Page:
He busted out his 3D printer and had a custom working project box in about 30 minutes. He printed arrows for the upvote and downvote buttons, snapped everything together, and then gave his quick vote box a spin. Everything worked perfectly, and he’s quite happy with his creation.
We imagine that our resident Reddit addict in chief is pretty jealous right about now…
Stick around if you’d like to see a time lapse video of the button’s creation.
Continue reading “USB Reddit Upvote/Downvote button”
[Simon Orr] wrote in to tell us about his AM transmitter prototype that he plans to put into production in a few months. The build is based on an “Easy AM Transmitter” featured in this Instructables article.
Interestingly enough, this device is capable of transmitting in the 100KHz to 480KHz frequencies. The AM band goes from 520 KHz to 1610KHz, so in order to hear this signal, one must actually tune the radio to twice the emitted frequency. This allows one to tune into the harmonic frequency and receive a signal in this range.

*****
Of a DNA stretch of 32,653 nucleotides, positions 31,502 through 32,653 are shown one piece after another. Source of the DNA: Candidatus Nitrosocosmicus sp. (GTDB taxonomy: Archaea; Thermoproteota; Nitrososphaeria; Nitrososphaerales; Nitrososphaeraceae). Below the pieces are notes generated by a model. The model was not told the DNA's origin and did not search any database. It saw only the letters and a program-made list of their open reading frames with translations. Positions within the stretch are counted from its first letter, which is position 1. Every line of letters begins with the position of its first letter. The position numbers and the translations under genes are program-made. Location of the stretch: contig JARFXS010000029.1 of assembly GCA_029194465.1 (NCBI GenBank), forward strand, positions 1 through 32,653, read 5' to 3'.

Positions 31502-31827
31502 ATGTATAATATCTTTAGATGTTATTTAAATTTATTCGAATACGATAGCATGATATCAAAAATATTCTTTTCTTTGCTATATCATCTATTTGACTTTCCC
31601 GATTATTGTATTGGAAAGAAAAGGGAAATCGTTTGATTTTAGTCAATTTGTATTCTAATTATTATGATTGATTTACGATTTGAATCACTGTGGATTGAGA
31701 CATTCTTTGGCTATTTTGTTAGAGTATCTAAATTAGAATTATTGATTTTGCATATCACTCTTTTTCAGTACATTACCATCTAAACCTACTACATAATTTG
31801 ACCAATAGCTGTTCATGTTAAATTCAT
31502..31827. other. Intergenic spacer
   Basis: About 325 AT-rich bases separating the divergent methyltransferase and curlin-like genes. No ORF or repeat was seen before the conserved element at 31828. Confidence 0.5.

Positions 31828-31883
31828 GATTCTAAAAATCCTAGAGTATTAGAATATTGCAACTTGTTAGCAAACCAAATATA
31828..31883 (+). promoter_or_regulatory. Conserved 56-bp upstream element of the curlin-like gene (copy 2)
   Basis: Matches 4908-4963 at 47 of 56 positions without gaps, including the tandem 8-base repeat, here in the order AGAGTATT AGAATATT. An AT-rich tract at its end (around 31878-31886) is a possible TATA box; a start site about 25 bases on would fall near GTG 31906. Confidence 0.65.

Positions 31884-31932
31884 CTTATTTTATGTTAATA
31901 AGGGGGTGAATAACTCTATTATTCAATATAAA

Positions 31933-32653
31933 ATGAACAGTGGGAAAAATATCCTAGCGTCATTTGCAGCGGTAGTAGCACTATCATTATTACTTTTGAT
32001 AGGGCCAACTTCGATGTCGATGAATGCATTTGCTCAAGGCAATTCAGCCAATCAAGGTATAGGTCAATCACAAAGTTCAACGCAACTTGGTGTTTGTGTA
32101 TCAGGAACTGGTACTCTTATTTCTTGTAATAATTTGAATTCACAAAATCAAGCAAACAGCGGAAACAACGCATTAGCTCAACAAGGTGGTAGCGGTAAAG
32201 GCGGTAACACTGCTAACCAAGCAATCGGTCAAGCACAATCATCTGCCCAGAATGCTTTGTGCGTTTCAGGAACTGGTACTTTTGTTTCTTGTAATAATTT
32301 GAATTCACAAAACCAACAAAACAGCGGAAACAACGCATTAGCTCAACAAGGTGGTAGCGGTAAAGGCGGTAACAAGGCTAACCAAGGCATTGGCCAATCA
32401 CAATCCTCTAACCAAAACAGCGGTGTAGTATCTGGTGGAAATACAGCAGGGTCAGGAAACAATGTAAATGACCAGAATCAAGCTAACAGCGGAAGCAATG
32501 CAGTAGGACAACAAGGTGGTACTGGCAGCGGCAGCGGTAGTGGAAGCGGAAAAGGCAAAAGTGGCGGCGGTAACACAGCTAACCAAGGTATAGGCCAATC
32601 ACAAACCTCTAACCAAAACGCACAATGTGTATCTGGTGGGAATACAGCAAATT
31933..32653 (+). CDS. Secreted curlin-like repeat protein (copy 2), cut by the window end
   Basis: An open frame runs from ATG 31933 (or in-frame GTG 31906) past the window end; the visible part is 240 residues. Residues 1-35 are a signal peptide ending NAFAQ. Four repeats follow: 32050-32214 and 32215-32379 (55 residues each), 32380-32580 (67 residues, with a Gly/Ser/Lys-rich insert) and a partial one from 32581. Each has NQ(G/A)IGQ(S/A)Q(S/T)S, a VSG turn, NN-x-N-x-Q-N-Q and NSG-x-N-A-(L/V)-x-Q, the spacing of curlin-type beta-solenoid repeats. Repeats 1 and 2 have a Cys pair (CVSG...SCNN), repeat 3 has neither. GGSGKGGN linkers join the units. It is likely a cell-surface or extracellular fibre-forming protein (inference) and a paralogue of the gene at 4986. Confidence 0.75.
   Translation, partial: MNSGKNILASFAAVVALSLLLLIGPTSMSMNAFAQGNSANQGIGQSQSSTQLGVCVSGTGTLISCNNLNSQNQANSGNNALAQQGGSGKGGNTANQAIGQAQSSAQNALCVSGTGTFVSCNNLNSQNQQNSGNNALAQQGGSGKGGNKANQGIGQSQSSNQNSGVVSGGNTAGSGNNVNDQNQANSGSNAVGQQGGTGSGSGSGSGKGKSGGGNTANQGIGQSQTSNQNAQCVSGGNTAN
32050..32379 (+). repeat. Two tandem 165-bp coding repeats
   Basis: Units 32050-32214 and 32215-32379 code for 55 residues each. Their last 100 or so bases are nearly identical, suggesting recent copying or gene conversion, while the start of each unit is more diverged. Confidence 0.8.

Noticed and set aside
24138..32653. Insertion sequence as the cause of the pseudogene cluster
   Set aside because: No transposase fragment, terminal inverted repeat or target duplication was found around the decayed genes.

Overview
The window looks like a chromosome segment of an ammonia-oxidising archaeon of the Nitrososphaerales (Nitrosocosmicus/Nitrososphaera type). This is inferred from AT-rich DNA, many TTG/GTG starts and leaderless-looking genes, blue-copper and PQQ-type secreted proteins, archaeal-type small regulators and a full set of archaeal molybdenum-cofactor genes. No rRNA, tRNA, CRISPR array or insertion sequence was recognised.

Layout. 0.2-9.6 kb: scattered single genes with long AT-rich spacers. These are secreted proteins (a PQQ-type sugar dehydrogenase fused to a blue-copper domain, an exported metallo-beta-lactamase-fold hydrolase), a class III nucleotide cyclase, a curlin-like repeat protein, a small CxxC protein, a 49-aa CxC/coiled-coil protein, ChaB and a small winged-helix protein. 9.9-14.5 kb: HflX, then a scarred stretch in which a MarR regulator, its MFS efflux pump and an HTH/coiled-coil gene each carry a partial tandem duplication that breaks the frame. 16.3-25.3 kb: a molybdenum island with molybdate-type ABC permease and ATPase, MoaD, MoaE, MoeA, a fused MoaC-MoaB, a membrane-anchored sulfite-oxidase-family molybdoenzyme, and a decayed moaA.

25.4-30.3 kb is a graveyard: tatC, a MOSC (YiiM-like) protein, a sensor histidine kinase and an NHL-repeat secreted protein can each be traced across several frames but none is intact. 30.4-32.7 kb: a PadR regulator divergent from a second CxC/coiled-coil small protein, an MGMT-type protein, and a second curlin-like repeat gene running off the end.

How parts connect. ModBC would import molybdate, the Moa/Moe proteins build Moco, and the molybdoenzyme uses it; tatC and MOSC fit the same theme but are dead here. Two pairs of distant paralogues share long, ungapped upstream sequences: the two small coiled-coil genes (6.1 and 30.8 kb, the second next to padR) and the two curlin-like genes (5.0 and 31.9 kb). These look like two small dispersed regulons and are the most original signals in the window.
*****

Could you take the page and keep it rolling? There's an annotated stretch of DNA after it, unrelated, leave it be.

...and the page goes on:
Using the harmonic frequency to transmit is an interesting concept by itself. Additionally, the idea that one could build this device with or without the kit in the future should appeal to experienced hackers and those just starting out alike. Check out the “AM Singer” prototype video after the break. Continue reading “AM Singer: a tiny AM transmitter”
So you’ve just moved into a home that has cat5 running throughout. This is called structured wiring and is a great feature for a home. But what if the existing wiring doesn’t work the way you would prefer to setup your network? [Firestorm_v1] has a workaround that lets you reconfigure Ethernet without pulling new cables.
He’s making splitters out of patch cables. Often, Ethernet devices are not using all eight conductors in the cable. Unless you are using Gigabit Ethernet, or running Power over Ethernet, only four of the conductors in each run are being utilized. This means you can create twice as many connections without running new cable or using addition switches. Each splitter has three RJ-45 connectors on it. One of them hooks to the wired jack in the wall while the other two hook to two different devices. You’ll need a second splitter to use on the opposite end of the wall jack, usually this is where the router or switch is located, in order to separate the combined signals.